XC: Yeah. The autopilot can do some simple manoeuvring of the plane. But why do we need autopilot for a missile? Is it because the operator wants to have a rest too?

(The students were puzzled; nobody answered. Since I didn’t expect them to answer this question directly, I carried on.)

XC: The task of a missile is to hit a certain target. In many cases, the missile may not fly in the right direction toward the target. For example, I want to hit the right corner on the bottom of the white board with the pencil in my hand.

(I aimed at the corner with my pencil and then threw at it. But the pencil missed the target.)

XC: Why can’t the pencil hit the target?

(One student called out; the others laughed.)

Student(s): Because it is out of control.

XC: Exactly. Once the pencil is out of my hand, it is out of control, and there is no way to correct its motion. To prevent this from happening for the missile, we need to build a control system to make sure that the missile is on the right track. Such a control system is also called an autopilot. With the help of the autopilot, the missile can correct its motion after it is launched and hit the target with high precision. However, the missile must be able to see the target in the first place, right? Then what are the eyes of the missile?

Student(s): The radar… the guidance system…

(I was quite pleased by the students’ right answers since the part of the guidance system was just covered by my colleague before my session.)

XC: That’s very good. The guidance system will tell the missile whether it is on the right track as well as how much correction it has to make, and the autopilot will follow the order and perform the right manoeuvres. The main focus of my lectures will be the fundamental principles for building an autopilot and some common design techniques. Flying a plane is kind of similar to driving a car. How many of you have driving experience?

(Some students raised their hands.)

XC: How do you steer your car in the right lane?

Student(s): I watch the road and turn the wheel.

XC: Very good. You have to constantly monitor the road condition and decide whether you should turn the wheel or not. Such kind of process consists of three steps: measurement, comparison, and correction. In control theory, we call it FEEDBACK. It is the fundamental principle for all the self-regulating systems, natural or man-made. Therefore, you should not drive when you are drunk because you would not be an efficient feedback controller!

(Everybody laughed.)

XC: To be a good teacher, I also have to be a feedback system instead of spoon-feeding. So if you have any questions or comments, you may interrupt my lecture at any time, talk to me after the class or email me. Don’t be afraid to make mistakes in the class. If you make mistakes here and get corrected, then you will not repeat the mistake in your final exam.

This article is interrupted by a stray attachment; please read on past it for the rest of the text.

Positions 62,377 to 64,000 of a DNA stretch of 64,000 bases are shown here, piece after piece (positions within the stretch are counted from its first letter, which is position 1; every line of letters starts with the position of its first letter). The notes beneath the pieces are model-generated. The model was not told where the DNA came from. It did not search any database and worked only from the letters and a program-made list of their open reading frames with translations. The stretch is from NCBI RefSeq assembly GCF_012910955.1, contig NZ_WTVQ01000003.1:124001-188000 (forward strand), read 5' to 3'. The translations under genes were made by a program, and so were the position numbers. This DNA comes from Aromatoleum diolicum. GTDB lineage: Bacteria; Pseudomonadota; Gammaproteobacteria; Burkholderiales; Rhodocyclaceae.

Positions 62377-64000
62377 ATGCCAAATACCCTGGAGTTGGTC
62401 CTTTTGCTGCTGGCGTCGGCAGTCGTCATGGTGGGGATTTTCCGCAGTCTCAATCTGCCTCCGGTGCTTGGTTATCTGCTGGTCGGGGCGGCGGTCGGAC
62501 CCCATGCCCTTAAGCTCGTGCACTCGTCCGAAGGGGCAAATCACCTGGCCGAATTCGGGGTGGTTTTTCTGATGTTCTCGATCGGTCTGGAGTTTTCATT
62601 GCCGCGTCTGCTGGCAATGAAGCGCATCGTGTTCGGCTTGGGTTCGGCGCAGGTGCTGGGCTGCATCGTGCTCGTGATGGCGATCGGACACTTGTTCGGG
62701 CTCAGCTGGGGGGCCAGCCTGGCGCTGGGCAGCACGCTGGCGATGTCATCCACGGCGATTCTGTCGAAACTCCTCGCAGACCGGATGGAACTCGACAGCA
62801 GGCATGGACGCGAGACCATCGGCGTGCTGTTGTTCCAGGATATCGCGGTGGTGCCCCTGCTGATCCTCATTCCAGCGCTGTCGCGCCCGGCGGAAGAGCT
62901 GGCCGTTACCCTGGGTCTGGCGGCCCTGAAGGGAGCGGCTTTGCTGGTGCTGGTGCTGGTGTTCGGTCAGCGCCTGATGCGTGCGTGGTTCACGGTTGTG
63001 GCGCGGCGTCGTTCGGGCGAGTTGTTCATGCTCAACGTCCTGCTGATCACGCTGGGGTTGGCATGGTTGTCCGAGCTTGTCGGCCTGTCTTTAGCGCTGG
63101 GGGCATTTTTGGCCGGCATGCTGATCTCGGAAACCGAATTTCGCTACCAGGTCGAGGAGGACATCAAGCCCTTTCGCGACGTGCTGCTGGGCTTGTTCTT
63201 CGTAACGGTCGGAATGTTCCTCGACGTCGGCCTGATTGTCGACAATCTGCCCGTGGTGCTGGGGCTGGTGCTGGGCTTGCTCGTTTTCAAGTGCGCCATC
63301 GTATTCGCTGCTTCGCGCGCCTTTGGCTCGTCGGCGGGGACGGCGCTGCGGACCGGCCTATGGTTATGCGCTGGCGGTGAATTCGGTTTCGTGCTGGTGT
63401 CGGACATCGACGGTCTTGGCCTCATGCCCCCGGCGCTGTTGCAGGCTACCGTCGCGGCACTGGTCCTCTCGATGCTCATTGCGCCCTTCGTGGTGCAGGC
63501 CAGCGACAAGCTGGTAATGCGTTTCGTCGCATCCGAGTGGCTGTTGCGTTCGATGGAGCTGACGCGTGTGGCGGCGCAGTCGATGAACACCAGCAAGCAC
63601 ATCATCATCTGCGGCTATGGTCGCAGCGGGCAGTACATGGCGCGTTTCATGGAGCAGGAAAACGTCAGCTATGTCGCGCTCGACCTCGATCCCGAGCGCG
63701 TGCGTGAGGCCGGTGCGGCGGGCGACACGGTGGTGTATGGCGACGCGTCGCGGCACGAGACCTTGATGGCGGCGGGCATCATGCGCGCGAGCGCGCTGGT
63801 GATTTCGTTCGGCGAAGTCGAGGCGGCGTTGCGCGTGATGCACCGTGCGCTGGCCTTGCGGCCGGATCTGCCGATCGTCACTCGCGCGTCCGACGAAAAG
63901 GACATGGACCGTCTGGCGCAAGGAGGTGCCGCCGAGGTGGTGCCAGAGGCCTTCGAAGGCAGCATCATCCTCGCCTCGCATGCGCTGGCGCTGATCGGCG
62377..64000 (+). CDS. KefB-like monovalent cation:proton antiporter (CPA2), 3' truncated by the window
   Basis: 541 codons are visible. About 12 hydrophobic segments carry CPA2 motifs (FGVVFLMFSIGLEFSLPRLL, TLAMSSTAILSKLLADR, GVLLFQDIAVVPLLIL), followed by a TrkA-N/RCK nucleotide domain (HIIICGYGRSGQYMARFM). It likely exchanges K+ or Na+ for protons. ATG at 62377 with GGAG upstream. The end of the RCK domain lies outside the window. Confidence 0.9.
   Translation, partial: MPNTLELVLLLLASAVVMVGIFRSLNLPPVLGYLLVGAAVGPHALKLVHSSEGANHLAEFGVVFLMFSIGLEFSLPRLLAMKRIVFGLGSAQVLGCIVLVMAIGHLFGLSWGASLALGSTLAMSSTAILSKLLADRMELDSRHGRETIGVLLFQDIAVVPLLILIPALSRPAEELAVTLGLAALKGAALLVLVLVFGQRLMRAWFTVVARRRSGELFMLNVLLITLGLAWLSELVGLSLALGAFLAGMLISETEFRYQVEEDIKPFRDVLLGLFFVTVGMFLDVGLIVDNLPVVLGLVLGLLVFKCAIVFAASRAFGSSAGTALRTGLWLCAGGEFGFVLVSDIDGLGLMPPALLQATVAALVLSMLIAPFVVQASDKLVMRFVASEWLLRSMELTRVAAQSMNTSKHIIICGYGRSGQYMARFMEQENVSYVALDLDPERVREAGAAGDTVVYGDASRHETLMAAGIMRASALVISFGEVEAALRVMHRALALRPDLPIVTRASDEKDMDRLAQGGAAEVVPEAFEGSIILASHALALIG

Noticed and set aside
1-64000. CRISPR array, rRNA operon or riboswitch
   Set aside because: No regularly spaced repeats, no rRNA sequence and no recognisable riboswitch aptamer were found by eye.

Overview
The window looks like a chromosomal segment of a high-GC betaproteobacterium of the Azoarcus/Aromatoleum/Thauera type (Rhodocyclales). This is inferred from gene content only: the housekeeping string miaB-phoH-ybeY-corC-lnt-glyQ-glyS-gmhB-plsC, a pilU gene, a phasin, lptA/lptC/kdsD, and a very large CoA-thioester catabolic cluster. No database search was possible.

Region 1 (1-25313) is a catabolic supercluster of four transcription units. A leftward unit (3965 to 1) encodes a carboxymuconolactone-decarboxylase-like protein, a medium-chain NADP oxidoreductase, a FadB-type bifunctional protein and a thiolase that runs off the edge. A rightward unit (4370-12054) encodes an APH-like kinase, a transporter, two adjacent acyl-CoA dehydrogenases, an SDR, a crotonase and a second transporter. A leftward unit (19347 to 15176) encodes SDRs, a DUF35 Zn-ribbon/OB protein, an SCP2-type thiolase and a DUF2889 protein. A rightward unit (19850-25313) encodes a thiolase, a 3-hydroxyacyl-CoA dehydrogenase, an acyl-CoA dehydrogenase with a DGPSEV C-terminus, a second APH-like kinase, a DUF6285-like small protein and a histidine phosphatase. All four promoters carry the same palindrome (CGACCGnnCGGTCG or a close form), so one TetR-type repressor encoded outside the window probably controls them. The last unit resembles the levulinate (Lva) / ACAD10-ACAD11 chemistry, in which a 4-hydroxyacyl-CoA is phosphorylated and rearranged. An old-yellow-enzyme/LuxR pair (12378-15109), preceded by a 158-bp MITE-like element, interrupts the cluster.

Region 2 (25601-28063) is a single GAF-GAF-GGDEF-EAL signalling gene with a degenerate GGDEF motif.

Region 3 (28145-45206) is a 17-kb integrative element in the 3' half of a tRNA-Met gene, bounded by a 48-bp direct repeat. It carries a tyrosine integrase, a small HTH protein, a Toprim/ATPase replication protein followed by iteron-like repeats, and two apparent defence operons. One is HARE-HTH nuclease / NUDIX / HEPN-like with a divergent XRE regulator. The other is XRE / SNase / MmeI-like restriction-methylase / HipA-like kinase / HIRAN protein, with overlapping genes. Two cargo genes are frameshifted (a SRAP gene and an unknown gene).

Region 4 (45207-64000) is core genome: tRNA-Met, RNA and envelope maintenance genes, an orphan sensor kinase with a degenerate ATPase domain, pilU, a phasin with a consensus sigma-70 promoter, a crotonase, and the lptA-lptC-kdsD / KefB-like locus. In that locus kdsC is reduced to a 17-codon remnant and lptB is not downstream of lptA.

(They all nodded.)

XC: O.K. Since most of you have very little background in systems and control, we’d better start from the scratch. I believe that ‘system’ is one of the most commonly used words in science and technology. But what is a ‘system’?

(The students hesitated a little bit, and finally one guy attempted an answer.)

Student(s): A set of elements.

XC: You are almost right. Intuitively, we can consider a ‘system’ to be a set of interacting components subject to various inputs and producing various outputs. In fact, a ‘system’ is such a general concept that there is no universally accepted definition. It is like the concept of a ‘set’ in mathematics, everyone knows what a ‘set’ is, but we cannot define a ‘set’! Similarly, we cannot define a system! But we are all familiar with many different types of systems. For example, the mechanical systems. Can you list some of them?

Student(s): Clocks… pistons…

(I wrote the students’ answers down on a transparency film that was projected via an overhead projector.)

XC: Electrical systems?

Student(s): Radios… TVs…

XC: Electrical-mechanical-chemical systems?

Student(s): Cars… hard-disk drives…

XC: Industrial systems?

Student(s): Microsoft company…

XC: Medical systems?

Student(s): Hospitals…

XC: Educational systems?

Student(s): NUS…

XC: Biological systems?

Student(s): Animals… human beings…

XC: Information processing systems?

Student(s): Computers…

XC: This brief list is sufficient to emphasise the fact that one of the most profound concepts in current culture is that of a ‘system’. Now if I ask you to classify all the systems into two broad categories, what would you say?

(After some thought, one guy called out.)

Student(s): Animate and lifeless…

XC: Another way?

Student(s): Natural and man-made…